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Diversity Blog > Career Advice

How to Establish a Personal Plan for the New Year

How to Establish a Personal Plan for the New Year


If there’s any group of individuals that needs a plan of action for the new year, it’s diverse professionals. Simply put, the rules for success and the barriers to progress are just not the same as mainstream professionals promote as the norm. In general, women and minorities have to work harder and be more focused than their counterparts to realize their personal and professional goals. It’s popular to make a plan for the new year, though you can make mini-plans for each month, too.

Consider three areas of your life when charting your course. Then identify one or two activities in each area in which you can take realistic steps to realize change within the constraints of your current conditions. These are the primary areas in which you should focus your attention, time, and energy:

  • Invest in your personal well-being

  • Develop and deepen meaningful relationships

  • Work with a Purpose


If there’s any individual who’s the most important yet most neglected, it’s likely yourself. This is especially the case for professionals with families. Professional women who are mothers have come in with the greatest deficit of attention on themselves. They commute, they work at their job, then they have a host of demands to fulfill at home, as well.

Personal well-being is not necessarily about gathering more material goods. After a certain point, more money or another car or yet another outfit does not bring proportional fulfillment. Instead, time and attention on yourself and just yourself can pay huge dividends in your self-esteem, sense of life-balance, and inner-quietude.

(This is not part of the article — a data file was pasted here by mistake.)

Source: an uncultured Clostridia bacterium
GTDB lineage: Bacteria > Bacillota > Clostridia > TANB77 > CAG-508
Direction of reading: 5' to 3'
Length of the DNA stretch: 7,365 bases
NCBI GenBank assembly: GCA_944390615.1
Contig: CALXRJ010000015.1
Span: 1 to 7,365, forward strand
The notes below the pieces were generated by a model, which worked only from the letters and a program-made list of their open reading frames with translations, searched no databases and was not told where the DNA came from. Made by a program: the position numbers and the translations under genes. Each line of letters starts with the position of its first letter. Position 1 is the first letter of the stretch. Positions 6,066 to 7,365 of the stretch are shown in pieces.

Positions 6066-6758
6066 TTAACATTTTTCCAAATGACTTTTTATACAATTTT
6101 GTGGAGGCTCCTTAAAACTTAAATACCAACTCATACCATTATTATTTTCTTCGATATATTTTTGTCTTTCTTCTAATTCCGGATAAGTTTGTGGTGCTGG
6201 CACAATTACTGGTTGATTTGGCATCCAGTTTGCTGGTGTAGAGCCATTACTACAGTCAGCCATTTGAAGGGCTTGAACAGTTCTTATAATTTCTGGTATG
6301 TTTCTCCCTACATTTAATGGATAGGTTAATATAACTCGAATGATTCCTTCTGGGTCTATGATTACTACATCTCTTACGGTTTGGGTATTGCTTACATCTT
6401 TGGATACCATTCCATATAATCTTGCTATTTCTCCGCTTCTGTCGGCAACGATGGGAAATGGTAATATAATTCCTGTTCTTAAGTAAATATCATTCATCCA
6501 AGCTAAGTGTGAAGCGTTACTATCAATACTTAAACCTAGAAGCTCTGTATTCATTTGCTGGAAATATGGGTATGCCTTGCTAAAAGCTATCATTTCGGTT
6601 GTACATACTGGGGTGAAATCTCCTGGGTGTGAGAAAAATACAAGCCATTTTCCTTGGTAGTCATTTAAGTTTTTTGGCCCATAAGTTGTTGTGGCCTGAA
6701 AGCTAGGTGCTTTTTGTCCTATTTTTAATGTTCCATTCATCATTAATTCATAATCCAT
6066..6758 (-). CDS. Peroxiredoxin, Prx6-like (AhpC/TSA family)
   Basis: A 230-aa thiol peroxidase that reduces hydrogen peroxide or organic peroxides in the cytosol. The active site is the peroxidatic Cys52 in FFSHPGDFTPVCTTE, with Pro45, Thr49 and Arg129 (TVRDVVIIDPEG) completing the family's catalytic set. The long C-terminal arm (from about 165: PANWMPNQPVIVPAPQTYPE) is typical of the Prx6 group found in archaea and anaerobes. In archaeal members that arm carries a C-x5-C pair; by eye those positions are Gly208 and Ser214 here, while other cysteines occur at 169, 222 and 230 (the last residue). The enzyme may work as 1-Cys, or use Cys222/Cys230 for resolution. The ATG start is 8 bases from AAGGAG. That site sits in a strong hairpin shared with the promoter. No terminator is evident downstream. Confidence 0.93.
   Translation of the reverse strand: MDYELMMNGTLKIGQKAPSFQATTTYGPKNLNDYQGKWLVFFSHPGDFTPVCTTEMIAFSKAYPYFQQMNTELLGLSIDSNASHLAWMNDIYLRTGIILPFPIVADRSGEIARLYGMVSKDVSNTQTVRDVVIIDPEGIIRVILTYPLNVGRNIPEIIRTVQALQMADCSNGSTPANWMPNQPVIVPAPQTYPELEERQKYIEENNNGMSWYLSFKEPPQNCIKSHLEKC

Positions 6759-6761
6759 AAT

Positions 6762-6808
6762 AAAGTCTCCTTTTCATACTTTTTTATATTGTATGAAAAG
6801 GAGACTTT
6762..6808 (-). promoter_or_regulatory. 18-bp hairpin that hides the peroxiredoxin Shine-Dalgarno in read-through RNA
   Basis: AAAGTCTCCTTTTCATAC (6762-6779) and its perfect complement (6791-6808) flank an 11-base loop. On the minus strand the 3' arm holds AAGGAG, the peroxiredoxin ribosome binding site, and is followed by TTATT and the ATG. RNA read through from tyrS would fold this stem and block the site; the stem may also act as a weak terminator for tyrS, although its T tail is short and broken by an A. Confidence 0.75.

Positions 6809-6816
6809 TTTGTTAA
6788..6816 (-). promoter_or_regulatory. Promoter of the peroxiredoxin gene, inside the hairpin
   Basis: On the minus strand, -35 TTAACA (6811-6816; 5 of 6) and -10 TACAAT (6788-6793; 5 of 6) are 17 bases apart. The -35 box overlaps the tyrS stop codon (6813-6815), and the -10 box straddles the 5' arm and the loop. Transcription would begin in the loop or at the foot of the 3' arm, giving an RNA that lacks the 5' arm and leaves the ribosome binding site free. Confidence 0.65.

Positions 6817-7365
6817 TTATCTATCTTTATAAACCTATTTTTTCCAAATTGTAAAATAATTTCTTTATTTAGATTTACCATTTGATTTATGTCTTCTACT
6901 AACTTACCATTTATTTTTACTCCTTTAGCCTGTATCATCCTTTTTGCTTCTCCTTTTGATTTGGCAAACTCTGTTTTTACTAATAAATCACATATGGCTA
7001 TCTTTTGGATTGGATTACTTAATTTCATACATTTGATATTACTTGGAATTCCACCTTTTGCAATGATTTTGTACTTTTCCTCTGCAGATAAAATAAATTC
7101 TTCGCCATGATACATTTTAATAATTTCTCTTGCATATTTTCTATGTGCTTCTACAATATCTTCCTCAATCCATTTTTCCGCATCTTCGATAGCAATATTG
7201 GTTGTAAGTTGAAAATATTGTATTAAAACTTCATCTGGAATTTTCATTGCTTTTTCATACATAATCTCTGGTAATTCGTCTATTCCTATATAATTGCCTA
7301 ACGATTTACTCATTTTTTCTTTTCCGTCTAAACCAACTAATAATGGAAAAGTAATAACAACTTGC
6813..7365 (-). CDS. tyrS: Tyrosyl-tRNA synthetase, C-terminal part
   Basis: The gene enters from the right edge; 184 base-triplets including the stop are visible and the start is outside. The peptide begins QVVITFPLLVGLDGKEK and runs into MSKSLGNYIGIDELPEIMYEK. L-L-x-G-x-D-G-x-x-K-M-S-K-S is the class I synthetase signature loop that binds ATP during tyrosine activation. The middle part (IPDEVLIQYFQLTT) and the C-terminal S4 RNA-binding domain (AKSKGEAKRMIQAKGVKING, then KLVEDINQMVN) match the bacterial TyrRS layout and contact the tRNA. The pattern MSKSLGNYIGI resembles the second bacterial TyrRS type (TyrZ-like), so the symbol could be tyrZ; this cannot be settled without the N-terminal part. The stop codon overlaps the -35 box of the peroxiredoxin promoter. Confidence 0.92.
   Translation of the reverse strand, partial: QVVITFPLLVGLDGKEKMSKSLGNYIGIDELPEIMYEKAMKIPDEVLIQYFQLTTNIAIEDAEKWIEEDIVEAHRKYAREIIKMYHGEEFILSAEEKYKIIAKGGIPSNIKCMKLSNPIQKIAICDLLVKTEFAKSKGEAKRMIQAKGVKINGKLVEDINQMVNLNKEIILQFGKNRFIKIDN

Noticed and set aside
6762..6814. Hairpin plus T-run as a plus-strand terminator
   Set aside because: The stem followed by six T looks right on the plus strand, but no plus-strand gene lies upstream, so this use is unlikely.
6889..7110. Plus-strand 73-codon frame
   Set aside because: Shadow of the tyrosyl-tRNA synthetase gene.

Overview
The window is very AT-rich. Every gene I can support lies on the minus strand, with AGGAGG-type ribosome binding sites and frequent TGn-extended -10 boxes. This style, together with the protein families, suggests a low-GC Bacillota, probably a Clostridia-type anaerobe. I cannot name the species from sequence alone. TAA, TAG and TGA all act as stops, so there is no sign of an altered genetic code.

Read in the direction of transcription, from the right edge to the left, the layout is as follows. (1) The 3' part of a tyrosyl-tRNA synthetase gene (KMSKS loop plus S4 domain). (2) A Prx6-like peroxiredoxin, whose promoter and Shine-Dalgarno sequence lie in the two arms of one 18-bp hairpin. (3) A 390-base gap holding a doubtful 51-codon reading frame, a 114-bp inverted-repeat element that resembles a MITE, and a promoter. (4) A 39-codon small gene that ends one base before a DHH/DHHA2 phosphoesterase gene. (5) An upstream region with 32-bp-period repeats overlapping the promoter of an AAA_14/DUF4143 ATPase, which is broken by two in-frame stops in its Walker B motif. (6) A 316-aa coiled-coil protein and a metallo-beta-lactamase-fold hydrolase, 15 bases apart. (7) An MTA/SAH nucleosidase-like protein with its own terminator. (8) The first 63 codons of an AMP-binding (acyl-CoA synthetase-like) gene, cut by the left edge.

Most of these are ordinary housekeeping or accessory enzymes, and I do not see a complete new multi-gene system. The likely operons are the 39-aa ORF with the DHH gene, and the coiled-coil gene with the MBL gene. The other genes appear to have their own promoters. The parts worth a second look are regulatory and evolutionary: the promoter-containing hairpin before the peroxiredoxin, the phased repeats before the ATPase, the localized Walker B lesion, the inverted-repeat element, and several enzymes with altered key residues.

Something as simple as carving out a few minutes each day to be alone to indulge in what gives you a child-like pleasure can be incredibly refreshing. It may be a yoga class, or reading the daily newspaper (in print!) in a cafe, or grabbing a beer with buddies helps you reconnect with yourself. Whatever it is, mark it as an appointment in your journal that you must keep.


Sometimes we all need to triage the relationships in our lives. Some relationships may not fulfill us, yet fill our time. Some are toxic, while we know we should pursue others that help us feel refreshed, energetic, and optimistic about life. This simplified set of criteria applies as much to work as it does to life. After all, work isn’t just about making money. That said, with women around the world making on average 20- to 30-percent less than men, compensation has become a way to gauge the extent to which organizations value their efforts and professionalism.

No matter your salary condition, though, it’s critical the people around us support our growth as unique individuals and help us feel our contributions are worthwhile. If you’re not getting those feelings from your work environment, perhaps it’s time to include in your plan a job search.


The majority of workers are bored with their jobs. Boredom breeds ennui, a sense of futility and meaninglessness. The feeling that what you’re doing at work does not matter creates a breeding ground for depression and anxiety. Extended bouts of depression and angst are clear signs that the body (and mind) offer us that we need to change our condition. This is when meaningful relationships can play a key role in realizing our deeply-held wishes: reach out to someone or to some group that nourishes you, not puts you down or “in your place”. 

Use active imagination and talking with others who want to be supportive of your expression in the world. Day-dreaming will help you to formulate the “perfect” job for yourself. Sharing your thoughts with others will help you put words to your ideas and help bring the ideas down to the ground. The goal is to create income-generating activities that give you joy, a sense of place and contribution, and pay the bills.  

Investing in yourself, developing meaningful relationships, and creating work that gives you a sense of purpose should be fundamental elements as you create your plan for the new year. On a monthly basis, check your plan against reality and make adjustments, if necessary. And keep in mind: change takes time to realize, so go easy on yourself.